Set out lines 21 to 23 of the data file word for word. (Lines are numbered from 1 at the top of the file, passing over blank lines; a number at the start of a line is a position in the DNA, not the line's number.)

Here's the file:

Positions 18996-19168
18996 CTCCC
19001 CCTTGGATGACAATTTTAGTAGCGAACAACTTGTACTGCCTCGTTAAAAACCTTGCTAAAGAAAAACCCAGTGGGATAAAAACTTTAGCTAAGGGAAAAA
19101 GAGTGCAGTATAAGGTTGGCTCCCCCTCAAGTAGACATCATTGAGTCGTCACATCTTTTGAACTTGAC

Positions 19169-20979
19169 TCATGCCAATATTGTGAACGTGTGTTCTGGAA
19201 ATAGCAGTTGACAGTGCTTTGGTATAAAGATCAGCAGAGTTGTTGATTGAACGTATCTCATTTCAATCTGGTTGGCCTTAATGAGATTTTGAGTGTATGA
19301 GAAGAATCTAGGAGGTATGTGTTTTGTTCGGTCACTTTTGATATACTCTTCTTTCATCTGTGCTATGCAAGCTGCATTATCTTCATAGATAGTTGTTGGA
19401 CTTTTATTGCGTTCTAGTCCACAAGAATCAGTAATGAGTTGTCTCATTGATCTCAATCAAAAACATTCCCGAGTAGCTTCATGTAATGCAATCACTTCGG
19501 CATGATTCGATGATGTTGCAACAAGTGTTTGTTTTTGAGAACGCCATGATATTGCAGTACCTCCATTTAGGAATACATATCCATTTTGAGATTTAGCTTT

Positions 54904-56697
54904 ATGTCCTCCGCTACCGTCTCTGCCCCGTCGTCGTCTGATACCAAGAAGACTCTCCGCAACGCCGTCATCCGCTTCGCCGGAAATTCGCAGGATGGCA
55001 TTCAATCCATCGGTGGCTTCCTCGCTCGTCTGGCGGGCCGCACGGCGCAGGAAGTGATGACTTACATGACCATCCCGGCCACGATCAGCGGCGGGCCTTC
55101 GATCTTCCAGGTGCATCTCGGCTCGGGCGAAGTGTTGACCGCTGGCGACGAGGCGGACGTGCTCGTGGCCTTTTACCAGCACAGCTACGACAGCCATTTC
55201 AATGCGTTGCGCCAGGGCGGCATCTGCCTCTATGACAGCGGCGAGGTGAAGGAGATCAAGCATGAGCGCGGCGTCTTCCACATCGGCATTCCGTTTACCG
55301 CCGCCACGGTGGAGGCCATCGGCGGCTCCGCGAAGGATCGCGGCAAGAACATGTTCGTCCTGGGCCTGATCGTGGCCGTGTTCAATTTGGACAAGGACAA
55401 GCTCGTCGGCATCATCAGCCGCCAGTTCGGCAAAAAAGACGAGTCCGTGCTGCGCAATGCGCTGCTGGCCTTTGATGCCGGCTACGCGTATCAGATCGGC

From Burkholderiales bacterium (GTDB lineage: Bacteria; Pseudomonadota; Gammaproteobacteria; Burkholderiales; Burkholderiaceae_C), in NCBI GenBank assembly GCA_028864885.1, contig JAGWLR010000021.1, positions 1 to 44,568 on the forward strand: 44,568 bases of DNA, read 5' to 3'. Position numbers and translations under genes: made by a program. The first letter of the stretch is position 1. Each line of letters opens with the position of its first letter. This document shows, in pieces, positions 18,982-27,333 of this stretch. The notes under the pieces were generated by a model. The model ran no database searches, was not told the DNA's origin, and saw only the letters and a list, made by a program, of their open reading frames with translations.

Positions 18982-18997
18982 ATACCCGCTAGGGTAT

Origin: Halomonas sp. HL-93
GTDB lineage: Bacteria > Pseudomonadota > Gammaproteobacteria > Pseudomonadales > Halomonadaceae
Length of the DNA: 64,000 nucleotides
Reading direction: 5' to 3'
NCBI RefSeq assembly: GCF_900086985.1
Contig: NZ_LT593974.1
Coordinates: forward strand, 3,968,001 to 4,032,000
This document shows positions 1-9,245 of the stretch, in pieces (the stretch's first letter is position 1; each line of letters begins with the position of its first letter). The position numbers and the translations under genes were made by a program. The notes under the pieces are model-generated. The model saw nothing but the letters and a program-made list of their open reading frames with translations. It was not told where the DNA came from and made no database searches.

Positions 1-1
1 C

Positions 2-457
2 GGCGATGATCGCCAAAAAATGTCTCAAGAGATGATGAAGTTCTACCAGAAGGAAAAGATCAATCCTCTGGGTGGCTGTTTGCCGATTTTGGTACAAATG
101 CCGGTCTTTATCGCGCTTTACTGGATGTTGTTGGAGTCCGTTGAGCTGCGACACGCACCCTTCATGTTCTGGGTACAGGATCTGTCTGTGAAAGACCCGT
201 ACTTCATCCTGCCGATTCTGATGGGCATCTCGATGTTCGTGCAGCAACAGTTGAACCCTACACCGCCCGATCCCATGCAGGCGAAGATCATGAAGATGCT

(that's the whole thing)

Origin: Halomonas sp. HL-93
GTDB lineage: Bacteria > Pseudomonadota > Gammaproteobacteria > Pseudomonadales > Halomonadaceae
Length of the DNA: 64,000 nucleotides